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Gangnam Style Overshadows Uganda's “Kill The Gays” Bill In Cable News Coverage

An Equality Matters analysis found that cable news networks' coverage of the reemergence of Uganda's proposed “Kill the Gays” bill - legislation which would make homosexuality punishable by death - has been scant over the past several weeks and paled in comparison to their coverage of the Korean pop song “Gangnam Style.”

  • Analysis: Cable News Networks Underreported Uganda's “Kill The Gays” Bill

    Cable News Networks Underreported Reemergence Of “Kill The Gays” Bill, Focused On Gangnam Style. According to an Equality Matters analysis, between October 31 and December 5, both CNN and Fox News devoted more time to covering Korean pop star Psy's song “Gangnam Style” than reporting on the renewed support for the passage of Uganda's “Kill the Gays” law. There is no indication that Fox News covered the measure: 

    • MSNBC Mentioned The Bill In Only Two Segments Over The Course Of Equality Matters' Study.

    Ugandan Parliament Speaker Has Promised To Bring “Kill The Gays” Bill To A Vote. In October, Uganda's Speaker of Parliament Rebecca Kadaga vowed to bring the country's controversial “Kill the Gays” bill up for a vote. Her statement came in response to the threat that Western countries, including the United States, might cut off foreign aid to Uganda over the country's treatment of LGBT people.

    KADAGA: I will not accept to be intimidated or to be directed by any government in the world because we are independent. We are Ugandans.


    I will now instruct the chair of the Committee of Legal and Parliamentary Affairs to quickly bring the report of the anti-homosexuality bill so that we discuss it and so that Uganda can take a position.


    If the price of aid is going to be promoting homosexuality in this country, I think we don't want that aid. I don't think we want it. [Think Progress, 10/31/12, emphasis added]

    Kadaga Pledged To Pass “Kill The Gays” Bill As A “Christmas Gift” To The Law's Supporters. According to BBC News:

    Ms Kadaga said she hoped the bill, first tabled in 2009 and now before a parliamentary committee, would be passed by the end of the year, Reuters news agency reports.

    “Ugandans want that law as a Christmas gift. They have asked for it and we'll give them that gift,” Ms Kadaga is quoted as saying. [BBC News, 11/13/12]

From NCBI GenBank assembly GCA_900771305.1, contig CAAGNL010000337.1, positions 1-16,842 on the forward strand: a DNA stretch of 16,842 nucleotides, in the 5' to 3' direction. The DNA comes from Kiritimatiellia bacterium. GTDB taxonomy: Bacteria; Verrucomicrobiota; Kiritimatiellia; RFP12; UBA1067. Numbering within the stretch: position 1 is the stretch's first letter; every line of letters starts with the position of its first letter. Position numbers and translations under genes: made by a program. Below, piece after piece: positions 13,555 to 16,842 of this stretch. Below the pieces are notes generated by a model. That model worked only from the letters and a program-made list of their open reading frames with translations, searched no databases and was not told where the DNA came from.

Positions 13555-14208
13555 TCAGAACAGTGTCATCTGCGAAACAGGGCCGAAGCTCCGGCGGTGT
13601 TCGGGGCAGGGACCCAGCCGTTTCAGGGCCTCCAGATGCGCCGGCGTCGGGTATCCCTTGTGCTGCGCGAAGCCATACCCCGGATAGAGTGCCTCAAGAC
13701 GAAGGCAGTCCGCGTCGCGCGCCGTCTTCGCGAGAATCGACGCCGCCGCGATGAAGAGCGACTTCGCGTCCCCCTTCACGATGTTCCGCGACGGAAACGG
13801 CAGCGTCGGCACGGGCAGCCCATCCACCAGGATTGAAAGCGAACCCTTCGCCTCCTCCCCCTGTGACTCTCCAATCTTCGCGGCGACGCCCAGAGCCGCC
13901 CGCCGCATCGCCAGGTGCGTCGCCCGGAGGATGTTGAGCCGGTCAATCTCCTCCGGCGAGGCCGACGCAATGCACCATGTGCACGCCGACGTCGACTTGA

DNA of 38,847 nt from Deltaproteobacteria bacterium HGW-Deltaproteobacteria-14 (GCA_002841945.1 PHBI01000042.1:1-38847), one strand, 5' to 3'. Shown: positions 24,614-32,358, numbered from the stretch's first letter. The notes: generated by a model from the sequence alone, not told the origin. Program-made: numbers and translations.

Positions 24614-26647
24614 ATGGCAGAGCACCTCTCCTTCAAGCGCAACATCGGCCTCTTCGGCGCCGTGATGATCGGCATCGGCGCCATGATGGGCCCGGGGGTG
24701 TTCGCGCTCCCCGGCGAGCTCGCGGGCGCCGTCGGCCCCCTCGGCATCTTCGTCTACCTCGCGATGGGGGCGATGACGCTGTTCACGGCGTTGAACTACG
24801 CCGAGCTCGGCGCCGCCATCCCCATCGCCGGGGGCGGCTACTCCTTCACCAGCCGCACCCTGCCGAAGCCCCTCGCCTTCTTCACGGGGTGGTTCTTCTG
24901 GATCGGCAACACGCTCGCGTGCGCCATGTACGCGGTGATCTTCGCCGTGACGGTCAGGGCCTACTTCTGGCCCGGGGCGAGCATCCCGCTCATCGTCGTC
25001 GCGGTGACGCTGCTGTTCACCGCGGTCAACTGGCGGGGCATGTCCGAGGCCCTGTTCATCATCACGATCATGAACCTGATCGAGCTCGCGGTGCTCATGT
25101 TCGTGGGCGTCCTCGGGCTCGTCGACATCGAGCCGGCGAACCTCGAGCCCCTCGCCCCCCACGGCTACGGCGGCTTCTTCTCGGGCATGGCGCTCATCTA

“Kill The Gays” Bill Is Likely To Pass, Vote Could Be “Any Day.” According to the Huffington Post:

    In the next few weeks the Ugandan parliament is poised to bring back a bill that would sentence lesbian, gay, bisexual and transgender (LGBT) people to imprisonment and in some cases death.


    The bill has been scheduled for an “order of business to follow” and could be voted on this week. It is expected to easily pass, and then it will be up to Ugandan President Yoweri Museveni to veto the bill. His veto could be overturned by the assembly. [Huffington Post, 11/26/12]

    “Kill The Gays” Bill Maintains Death Penalty For Homosexuality, Even After Revisions. According to Box Turtle Bulletin's Jim Burroway: 

    The Anti-Homosexuality Bill was reintroduced into Parliament last February and referred to the Legal and Parliamentary Affairs Committee for possible modifications. When the same committee considered the bill in May of 2011, the committee recommended a sly change to the bill, removing the explicit language of “suffer(ing) death,” and replacing it with a reference to the penalties provided in an unrelated already existing law. That law however specifies the death penalty. Which means that the Legal and Parliamentary Affairs Committee actually recommended that the death penalty be retained through stealth while the bill's supporters publicly stated that the penalty had been removed. [Box Turtle Bulletin, 10/31/12]


    Equality Matters searched news transcripts provided by TV Eyes and Snapstream for the terms “Uganda” and “Gangnam” between October 31, 2012 (Kadaga's announcement) and December 5. Reruns were excluded. For segments that discussed a variety of issues including Uganda's “Kill the Gays” bill, only time spent discussing the bill was recorded.